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  • Writer's pictureTE RĀKAU

Early settler story told in epic scale and writing

Updated: May 8

Dominion Post | 23 January 2015


The Undertow is a quartet of plays from Te Rakau Theatre documenting the settlement of Wellington, past, present and future. The Ragged is the first of the four plays.

 

Four young people stand atop of large boxes, posing with prop muskets and hatchets
The Ragged boasts a cast of 30 in a unique play about early Wellington that is not to be missed.

Epic in scale and writing, it has numerous threads running through it showing various aspects of life in Wellington in 1840.


Out in Owhiro Bay a newly arrived settler Samuel Kenning (Matthew Dussler) is washed ashore, while around in the village of Thorndon the New Zealand Company representative Ranulf Spooner (Regan Moyes) and Governor Hobson's man Crippen (Louis Tait) are dishing out land parcels to other newly arrived settlers.


Kenning rejects an offer from Spooner to be part of the new Wellington settlement, deciding they are no better than the aristocracy he has left behind in England, and instead decides to stay in the bay.


He is welcomed into the local Māori village Te Miti by the old chief Te Waipouri (Jim Moriarty) even though his feisty daughter-in-law Peata (Martine Gray) is against this Pakeha intruder.


Through the interaction of these two groups we are shown, often in grand operatic style, all that was bad, and sometimes good, in those early days of Wellington being settled. Part of this is religious teaching and educating the locals by the pastor Thaddeus Bly (Sean Ashton-Peach) who makes Te Waipouri's mokopuna Maaka (Tamati Moriarty) and Amiria (Hariata Moriarty) use their anglicised names and beats them when they speak in te reo.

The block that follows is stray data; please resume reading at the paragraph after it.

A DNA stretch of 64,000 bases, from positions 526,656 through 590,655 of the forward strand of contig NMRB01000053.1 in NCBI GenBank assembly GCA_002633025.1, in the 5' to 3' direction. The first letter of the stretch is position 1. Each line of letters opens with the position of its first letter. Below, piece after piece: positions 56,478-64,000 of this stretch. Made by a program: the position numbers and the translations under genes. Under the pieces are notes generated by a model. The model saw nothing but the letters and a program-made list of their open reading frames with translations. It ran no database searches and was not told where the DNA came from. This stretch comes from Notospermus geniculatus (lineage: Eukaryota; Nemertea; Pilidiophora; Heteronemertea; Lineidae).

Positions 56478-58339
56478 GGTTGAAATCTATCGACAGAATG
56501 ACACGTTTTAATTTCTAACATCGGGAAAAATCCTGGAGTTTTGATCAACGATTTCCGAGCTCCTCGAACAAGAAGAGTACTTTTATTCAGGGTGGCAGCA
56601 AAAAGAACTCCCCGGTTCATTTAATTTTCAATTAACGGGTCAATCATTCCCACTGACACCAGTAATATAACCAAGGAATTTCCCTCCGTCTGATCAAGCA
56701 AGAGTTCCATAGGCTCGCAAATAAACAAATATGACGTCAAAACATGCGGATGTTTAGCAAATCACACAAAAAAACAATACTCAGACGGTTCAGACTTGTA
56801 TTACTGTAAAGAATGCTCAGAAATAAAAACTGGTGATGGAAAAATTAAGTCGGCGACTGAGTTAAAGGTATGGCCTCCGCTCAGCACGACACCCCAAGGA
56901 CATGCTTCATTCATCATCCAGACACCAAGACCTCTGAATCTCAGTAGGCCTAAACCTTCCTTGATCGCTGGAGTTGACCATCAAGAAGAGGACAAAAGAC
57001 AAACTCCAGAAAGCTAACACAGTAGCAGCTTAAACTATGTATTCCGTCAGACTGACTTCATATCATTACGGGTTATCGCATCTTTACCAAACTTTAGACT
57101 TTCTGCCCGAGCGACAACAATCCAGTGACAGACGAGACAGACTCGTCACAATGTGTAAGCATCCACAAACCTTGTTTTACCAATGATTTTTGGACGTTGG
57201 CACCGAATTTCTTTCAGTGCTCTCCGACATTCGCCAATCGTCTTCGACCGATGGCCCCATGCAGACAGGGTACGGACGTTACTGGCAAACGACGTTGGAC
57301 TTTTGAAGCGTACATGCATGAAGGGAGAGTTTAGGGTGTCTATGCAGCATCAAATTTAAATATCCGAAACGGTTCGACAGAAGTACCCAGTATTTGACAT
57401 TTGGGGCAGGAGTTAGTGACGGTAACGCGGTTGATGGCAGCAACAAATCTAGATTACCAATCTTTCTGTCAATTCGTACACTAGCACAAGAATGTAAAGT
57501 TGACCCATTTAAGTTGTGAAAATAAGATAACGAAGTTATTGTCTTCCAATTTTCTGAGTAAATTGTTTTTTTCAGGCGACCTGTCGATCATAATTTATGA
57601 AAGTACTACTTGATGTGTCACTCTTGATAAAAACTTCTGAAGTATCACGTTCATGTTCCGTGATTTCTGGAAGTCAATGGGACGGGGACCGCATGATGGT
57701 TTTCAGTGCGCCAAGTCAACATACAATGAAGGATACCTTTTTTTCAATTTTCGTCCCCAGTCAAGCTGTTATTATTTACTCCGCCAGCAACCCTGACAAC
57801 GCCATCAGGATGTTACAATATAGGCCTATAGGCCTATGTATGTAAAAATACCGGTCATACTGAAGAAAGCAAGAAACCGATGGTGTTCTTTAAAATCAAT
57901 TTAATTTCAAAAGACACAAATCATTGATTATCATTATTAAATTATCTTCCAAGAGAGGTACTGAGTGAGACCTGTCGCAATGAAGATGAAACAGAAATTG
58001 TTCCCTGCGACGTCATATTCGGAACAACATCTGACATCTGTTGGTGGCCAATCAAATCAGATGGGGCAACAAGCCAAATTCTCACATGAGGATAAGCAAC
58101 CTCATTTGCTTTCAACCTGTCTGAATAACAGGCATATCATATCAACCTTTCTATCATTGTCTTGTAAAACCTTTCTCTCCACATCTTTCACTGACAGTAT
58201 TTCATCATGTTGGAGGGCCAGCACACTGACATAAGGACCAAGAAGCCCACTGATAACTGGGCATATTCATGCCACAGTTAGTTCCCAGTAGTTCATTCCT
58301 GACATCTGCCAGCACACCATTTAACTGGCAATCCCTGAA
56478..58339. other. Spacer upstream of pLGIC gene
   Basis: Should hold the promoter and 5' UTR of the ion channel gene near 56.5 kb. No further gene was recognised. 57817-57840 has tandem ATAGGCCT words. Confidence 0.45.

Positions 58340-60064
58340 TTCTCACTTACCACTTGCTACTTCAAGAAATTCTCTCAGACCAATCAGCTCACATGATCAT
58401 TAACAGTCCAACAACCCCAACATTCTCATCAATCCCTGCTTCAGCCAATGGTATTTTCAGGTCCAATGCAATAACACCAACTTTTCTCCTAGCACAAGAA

There is also Te Waipouri's other son Tame (Nepia Takuira-Mita), hoping one day to be chief but who for now spends his time travelling the country on tribal business with his slave Borrigan (Noel Hayvice), an ex-convict.


There are, however, dire consequences when they eventually return and the production reaches its climax.


Adding to the tension that builds among both the settlers in Thorndon and Te Waipouri's family and in keeping with writer Helen Pearse-Otene's epic style is a chorus of spirit-like creatures who complement the action through dance, movement and singing.


On the large Soundings stage in Te Papa, covered in sand with just a wooden row boat as the stage setting, the large cast of 30 under the direction of Jim Moriarty use the space to great effect to tell their story.


Adding to the success of the production is Tanemahuta Gray's choreography, Lisa Mule's lighting design, Cara Louise Waretini's costumes and Busby Pearse-Otene's incredible soundscape.


To have read or heard about our local history is one thing, but to see it portrayed in the way Te Rakau Theatre does is special and unique and not to be missed.


This review was originally published on Stuff.co.nz. Visit the website below.



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